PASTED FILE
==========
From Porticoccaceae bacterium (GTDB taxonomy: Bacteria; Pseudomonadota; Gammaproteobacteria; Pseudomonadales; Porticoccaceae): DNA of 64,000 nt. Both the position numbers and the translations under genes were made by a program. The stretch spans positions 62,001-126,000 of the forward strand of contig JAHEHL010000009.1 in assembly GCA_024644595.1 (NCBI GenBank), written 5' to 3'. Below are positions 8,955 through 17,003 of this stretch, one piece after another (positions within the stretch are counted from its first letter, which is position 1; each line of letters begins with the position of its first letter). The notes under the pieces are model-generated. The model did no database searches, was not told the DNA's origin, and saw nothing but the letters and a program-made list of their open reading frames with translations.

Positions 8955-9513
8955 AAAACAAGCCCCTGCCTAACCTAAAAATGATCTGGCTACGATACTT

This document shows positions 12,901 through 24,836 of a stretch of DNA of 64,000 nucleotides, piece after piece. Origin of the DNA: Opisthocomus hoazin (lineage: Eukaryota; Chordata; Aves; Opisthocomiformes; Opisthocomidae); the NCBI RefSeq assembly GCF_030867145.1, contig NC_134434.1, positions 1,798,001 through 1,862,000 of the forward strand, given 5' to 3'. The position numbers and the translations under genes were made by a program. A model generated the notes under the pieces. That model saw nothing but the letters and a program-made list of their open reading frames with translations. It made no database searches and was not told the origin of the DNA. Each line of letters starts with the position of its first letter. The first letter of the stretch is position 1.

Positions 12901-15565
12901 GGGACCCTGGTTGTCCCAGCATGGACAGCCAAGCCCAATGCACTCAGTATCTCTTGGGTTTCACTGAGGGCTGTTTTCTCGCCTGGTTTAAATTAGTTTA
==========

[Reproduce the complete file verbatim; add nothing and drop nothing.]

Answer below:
From Porticoccaceae bacterium (GTDB taxonomy: Bacteria; Pseudomonadota; Gammaproteobacteria; Pseudomonadales; Porticoccaceae): DNA of 64,000 nt. Both the position numbers and the translations under genes were made by a program. The stretch spans positions 62,001-126,000 of the forward strand of contig JAHEHL010000009.1 in assembly GCA_024644595.1 (NCBI GenBank), written 5' to 3'. Below are positions 8,955 through 17,003 of this stretch, one piece after another (positions within the stretch are counted from its first letter, which is position 1; each line of letters begins with the position of its first letter). The notes under the pieces are model-generated. The model did no database searches, was not told the DNA's origin, and saw nothing but the letters and a program-made list of their open reading frames with translations.

Positions 8955-9513
8955 AAAACAAGCCCCTGCCTAACCTAAAAATGATCTGGCTACGATACTT

This document shows positions 12,901 through 24,836 of a stretch of DNA of 64,000 nucleotides, piece after piece. Origin of the DNA: Opisthocomus hoazin (lineage: Eukaryota; Chordata; Aves; Opisthocomiformes; Opisthocomidae); the NCBI RefSeq assembly GCF_030867145.1, contig NC_134434.1, positions 1,798,001 through 1,862,000 of the forward strand, given 5' to 3'. The position numbers and the translations under genes were made by a program. A model generated the notes under the pieces. That model saw nothing but the letters and a program-made list of their open reading frames with translations. It made no database searches and was not told the origin of the DNA. Each line of letters starts with the position of its first letter. The first letter of the stretch is position 1.

Positions 12901-15565
12901 GGGACCCTGGTTGTCCCAGCATGGACAGCCAAGCCCAATGCACTCAGTATCTCTTGGGTTTCACTGAGGGCTGTTTTCTCGCCTGGTTTAAATTAGTTTA